Camping on the Turon River

December 10th, 2016

We recently went on a fantastic trip along the Turon River and ended up, by luck and Annette's good tent-spotting, in a great camping spot. Just to give you some perspective on where we were, have a look at the map.

 We actually drove a couple KMs past the site before we decided, upon the advice of a local on a 4x4 buggie, to turn around before we got into trouble.

Camping on the Turon River
Not where we turned around, but similar

The road was quite rough in places and rather washed out. So, on our return Annette spied a tent through the trees, down a very steep hill.

Camping on the Turon River
Annette spying

After a bit of further exploration on foot, we decided that our little 4x4 Mazda was up to the challenge, and over the edge we went, down to the river itself.

Camping on the Turon River
Over the hill and down in the valley

Camping on the Turon River
Over the hill and down in the valley

Camping on the Turon River
Over the hill and down in the valley

The scenery along the river was spectacular.

Camping on the Turon River
Views along the river

Camping on the Turon River
Views along the river

Camping on the Turon River
Views along the river

Camping on the Turon River
Views along the river

Camping on the Turon River
Views along the river

 

After surveying the area for a flat space ...

Camping on the Turon River
Flat space

We got our tent set up ...

Camping on the Turon River
The tent

And established a zone of operations.

Camping on the Turon River
Home base

We then did some exploring along the river. 

Camping on the Turon River
In the river

We came across a herd of feral goats, who were quite skittish and ran away before we could photograph them. We also saw a lone kangaroo bouncing along. I did not get a shot of him either, although while driving we did spy a wallaby and got a shot of him from the roadside.

Camping on the Turon River
Wallaby

We came across yet another spectacular camping spot. There is a trail to the site from where we were camping, but the river crossing seemed just a bit too difficult for our Mazda so we did not make the attempt to drive here.

Camping on the Turon River
Beautiful camping spot - space for several tents

The area is full of flowers and and so many NOISY birds, you can hardly hear yourself think.

Camping on the Turon River
Peas?

 

Camping on the Turon River
Thistles

Camping on the Turon River
Bugs on thistles

After all that, it was time for refreshments, a turn in the camping chair and a good book to relax for a couple hours before cooking supper.

Camping on the Turon River
Back to base camp

Camping on the Turon River
Relax!

Our only real concern was that a wombat would come out of one of the wombat holes and run into our tent.

Camping on the Turon River
Wombat hole

Apparently, they are very single minded and develop trails from their lairs to food supplies. If you happen to set your tent up on one of their trails, they will walk right into the tent.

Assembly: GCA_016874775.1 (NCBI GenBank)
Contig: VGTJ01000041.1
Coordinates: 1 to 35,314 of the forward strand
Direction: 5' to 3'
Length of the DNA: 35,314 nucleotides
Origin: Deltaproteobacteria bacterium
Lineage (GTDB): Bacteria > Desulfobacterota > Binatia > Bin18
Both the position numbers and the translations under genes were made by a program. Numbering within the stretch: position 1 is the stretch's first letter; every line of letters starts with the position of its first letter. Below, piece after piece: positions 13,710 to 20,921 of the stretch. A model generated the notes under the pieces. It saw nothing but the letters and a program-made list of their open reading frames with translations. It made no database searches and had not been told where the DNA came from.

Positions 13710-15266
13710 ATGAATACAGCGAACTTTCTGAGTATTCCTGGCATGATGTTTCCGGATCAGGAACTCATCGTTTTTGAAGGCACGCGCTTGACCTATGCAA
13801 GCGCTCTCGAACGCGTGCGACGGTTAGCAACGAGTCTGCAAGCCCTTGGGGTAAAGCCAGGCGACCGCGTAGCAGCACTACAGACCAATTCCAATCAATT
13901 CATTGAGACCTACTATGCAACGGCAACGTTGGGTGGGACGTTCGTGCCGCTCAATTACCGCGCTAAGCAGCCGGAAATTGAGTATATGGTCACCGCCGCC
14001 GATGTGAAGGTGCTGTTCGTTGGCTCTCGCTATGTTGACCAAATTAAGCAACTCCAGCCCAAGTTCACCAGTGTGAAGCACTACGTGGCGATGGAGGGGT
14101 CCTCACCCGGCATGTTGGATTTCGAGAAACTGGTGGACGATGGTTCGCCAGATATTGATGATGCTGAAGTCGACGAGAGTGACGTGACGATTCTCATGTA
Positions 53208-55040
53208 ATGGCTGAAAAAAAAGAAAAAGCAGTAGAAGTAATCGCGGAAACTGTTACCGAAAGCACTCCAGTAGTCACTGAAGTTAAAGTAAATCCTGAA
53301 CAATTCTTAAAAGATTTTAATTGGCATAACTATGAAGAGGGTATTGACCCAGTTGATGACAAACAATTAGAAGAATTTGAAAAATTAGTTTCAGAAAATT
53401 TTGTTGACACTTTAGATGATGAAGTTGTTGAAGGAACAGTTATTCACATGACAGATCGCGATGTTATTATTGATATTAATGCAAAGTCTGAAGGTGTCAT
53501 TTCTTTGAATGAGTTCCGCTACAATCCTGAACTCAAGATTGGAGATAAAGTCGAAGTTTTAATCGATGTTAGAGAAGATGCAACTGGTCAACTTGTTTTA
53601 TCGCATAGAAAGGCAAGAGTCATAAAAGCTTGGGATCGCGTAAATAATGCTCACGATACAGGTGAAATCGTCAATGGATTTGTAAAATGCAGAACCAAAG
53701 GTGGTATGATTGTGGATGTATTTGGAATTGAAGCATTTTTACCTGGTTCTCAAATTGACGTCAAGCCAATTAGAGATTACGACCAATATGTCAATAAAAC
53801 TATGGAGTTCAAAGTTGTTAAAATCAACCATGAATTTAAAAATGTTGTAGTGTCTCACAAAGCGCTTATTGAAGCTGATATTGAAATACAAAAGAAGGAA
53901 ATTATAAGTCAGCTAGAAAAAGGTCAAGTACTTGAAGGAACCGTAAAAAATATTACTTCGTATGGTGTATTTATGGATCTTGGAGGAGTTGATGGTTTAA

The next day, we were up, cooked breakfast, and on the road. We were hours and hours from home.

Camping on the Turon River
Turon River Road

 

We passed a number of old farms and a few still in operation.

Camping on the Turon River
Farm land

Camping on the Turon River
Farm

Camping on the Turon River
Old machinery

There are still active sheep and cattle farms, and so we had open and close a number of gates.

Camping on the Turon River
Open and close the gates

Camping on the Turon River
The gate

 On the way, there are some fantastic views of other valleys.

Camping on the Turon River
Looking toward Newnes

On a previous trip to the area, we went up on the ridge of one of the mountains in the distance in our 4x4 to find the glow worm tunnel. Very interesting! The glow worms lure flies in with their glowing wormy tail and the flies then get stuck in the sticky webs they dangle around their bodies.

Camping on the Turon River
Glow worm

Location: New South Wales, Australia

Birds on the deck

November 26th, 2016

We have put several feeders and two bird baths on our little deck. As a result, we are now thoroughly entertained everyday by a variety of birds that come to avail of the food and services.

I am surprised at how much bathing the birds actually do. I guess flying around is a sweaty and dirty task. 

 We have three main types of birds. I believe they are three families that live nearby. The various types of lorikeets, parrots, parrakeets and cockatoos generally bond for life, which can be a long time. The Galahs, for example can live up to 80 years in captivity and more than 40 in the wild.

One family is the Crested Pigeon. They make the most unusual squeeking noise with their wings when they take off. They usually stop on the tree first and have a look at us.

Birds on the deck
The crested pigeon

We also have a family of Galahs. They are rather more timid than the other birds, despite being several sizes larger than some of the other visitors.

Birds on the deck
Galah

 

Birds on the deck
Galah

 

Birds on the deck
Galah

 

Another regular set of visitors are the Rainbow Lorikeets. They tend to shoo off the other birds and keep the food for themselves.

Birds on the deck
Rainbow Lorikeet

 

Birds on the deck
Rainbow Lorikeets and a Galah

 

As their name suggests, they are spectacularly coloured birds.

Birds on the deck
Rainbow Lorikeet

 

Birds on the deck
Rainbow Lorikeet

 

Birds on the deck
Rainbow Lorikeets - they bond for life

 

Birds on the deck
Rainbow Lorikeet

 

Location: Parramatta, New South Wales, Australia